“Our parents were only allowed to watch about the first 10 minutes of our training sessions and then they had to leave because the coaches said it was a distraction for the gymnasts.
“I would often tell Mum things, but other times we wouldn’t, because we were just scared of the repercussions.”
‘What if this happened to another girl?’
Ms Little said she was speaking out now because she wanted to see change in the sport.
“What if this happened to another girl, and I hadn’t spoken up about it?” she said.
Despite the bad memories, Ms Little defended the actions of coaches and is urging them to listen to gymnasts who might feel aggrieved and want an apology.
“I don’t hate any of my coaches,” she said.
“I have been in a lot of pain and very hurt by some of the things that were said and done to me, but I don’t blame one person in particular.
“I have compassion and empathy for them because they were under a lot of pressure as well — to come up with these results and these medals that they weren’t getting.”
Mary-Anne Monckton: ‘It was authoritarian’
Mary-Anne Monckton began training at the AIS when she was seven years old and went on to win two silver medals in the 2014 Commonwealth Games in Glasgow.
But she has bitter memories of her training along the way, which involved training hours equivalent to a full working week — and at various times during her career, she felt poorly treated.
“I was yelled at, screamed at, and told I was a disappointment — those words came out of my coaches’ mouth,” she said.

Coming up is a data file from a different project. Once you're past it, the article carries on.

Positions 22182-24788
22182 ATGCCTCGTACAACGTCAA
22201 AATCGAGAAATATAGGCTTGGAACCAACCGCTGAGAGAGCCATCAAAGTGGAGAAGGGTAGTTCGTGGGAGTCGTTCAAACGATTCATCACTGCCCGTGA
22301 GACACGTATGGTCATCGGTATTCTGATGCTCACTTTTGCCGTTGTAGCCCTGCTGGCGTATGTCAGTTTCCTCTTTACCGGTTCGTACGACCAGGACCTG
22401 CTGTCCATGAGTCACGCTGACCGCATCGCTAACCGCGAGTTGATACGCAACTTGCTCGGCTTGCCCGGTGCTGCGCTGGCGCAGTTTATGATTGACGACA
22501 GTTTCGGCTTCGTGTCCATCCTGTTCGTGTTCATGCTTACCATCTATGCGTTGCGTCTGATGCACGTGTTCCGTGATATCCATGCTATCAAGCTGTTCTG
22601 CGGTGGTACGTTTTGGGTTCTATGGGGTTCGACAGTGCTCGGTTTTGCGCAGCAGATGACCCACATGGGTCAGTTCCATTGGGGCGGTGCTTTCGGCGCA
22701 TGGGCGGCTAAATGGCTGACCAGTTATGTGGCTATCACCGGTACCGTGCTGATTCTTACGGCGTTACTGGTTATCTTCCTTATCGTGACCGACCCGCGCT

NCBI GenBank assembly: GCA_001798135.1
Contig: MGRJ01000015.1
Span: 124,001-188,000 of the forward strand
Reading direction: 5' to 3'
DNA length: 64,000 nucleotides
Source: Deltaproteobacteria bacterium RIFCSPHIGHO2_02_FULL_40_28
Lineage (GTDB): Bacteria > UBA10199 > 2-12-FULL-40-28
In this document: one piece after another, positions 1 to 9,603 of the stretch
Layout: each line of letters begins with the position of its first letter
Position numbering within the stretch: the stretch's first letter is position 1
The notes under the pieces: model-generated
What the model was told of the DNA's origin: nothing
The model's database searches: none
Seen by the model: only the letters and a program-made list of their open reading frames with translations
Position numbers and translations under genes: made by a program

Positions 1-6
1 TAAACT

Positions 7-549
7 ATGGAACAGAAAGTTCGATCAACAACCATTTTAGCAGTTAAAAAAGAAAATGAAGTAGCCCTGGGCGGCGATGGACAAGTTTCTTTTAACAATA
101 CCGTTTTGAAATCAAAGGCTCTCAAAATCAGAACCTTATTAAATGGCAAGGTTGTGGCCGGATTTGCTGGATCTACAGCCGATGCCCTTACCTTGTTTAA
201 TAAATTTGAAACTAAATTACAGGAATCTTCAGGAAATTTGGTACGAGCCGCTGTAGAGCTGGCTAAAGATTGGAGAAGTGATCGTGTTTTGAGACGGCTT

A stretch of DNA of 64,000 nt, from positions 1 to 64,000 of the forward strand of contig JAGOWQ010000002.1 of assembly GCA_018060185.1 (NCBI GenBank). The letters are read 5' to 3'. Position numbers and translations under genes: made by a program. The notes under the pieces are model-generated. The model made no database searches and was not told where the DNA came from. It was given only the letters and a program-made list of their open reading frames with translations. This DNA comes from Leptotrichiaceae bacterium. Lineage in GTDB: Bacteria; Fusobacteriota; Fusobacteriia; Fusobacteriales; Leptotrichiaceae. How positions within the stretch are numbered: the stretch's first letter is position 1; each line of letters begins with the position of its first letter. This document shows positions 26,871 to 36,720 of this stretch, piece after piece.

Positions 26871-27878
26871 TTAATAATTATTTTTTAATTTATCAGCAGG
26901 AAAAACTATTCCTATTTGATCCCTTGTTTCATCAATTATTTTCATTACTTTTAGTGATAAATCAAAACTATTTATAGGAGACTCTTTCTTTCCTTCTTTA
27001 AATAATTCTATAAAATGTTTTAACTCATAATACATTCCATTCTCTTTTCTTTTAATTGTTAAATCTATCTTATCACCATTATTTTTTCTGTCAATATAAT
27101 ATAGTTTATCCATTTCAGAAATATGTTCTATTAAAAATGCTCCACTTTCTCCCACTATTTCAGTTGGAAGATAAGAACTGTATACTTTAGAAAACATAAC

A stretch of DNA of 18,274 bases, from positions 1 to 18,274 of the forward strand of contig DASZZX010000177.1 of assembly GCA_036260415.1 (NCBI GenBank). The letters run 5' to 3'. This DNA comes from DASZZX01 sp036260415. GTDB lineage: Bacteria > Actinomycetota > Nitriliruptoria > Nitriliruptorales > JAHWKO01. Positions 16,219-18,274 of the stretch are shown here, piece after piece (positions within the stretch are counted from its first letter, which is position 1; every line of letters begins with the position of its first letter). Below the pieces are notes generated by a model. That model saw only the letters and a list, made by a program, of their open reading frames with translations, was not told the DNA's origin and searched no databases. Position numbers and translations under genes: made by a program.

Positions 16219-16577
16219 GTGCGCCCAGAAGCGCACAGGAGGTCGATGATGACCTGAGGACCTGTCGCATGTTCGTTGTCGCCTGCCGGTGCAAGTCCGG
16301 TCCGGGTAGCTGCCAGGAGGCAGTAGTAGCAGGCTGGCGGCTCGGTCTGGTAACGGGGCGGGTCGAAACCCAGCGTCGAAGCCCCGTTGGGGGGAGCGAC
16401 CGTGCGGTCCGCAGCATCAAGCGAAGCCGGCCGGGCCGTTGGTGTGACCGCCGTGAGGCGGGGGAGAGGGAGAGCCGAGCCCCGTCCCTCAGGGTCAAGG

“I was being forced to do things that I was not capable of doing — stretching and being punished with strength [exercises].
“If it wasn’t happening to me it was happening to the girls around me, which [was] pretty hard to watch.
“Those are just some of the things that jump out to me as being pretty traumatising.
“It was authoritarian from the word ‘go'”.
Ms Monckton said that she felt the blame was often placed on the gymnasts, even if things were outside of their control.
‘If your athlete is happy and healthy, they’ll perform better’
Ms Monckton is now a coach and uses the memories of her own training days to guide her in her own coaching career.
“The most important thing is to remember that you’re dealing with children, so you really have to be careful with your words,” she said.
“Because now — as we know from the Human Rights Commission report — these things can come out of the woodwork as trauma years later.
“I think our coaches really need to remember that you need to nurture that athlete’s talent, but also treat them as a human being.
“If your athlete is happy and healthy, then they’ll perform better. But I was always performing as a beaten out and tired, injured athlete, which did not help me achieve the best.”
Australia has never won a medal in artistic or rhythmic gymnastics in the history of the Olympic Games — the closest was a fifth placing by Lauren Mitchell on the floor in London in 2012.
Ms Monckton said that was proof that the current style of coaching was not working.
“I think that there’s a better way to coach athletes, especially child athletes, to get the best out of them. And at the end of the day, if they’re not cut out to be an elite athlete or an Olympian, that’s OK.
“Gymnastics in Australia can change, starting from now, to make sure that the future generations of gymnasts, whether they’re at the grassroots level or the Olympic level, don’t have to endure any type of abuse in sport.”
Fellow athlete-turned-coach Ms Brown agrees that the time for reform is now.
“I’ve been scared for a really long time to say anything, but I definitely think there are some good coaches out there and we’re ready for change, and we need to push this now,” she said.
Watch this story tonight on 7.30 on ABC TV or iview.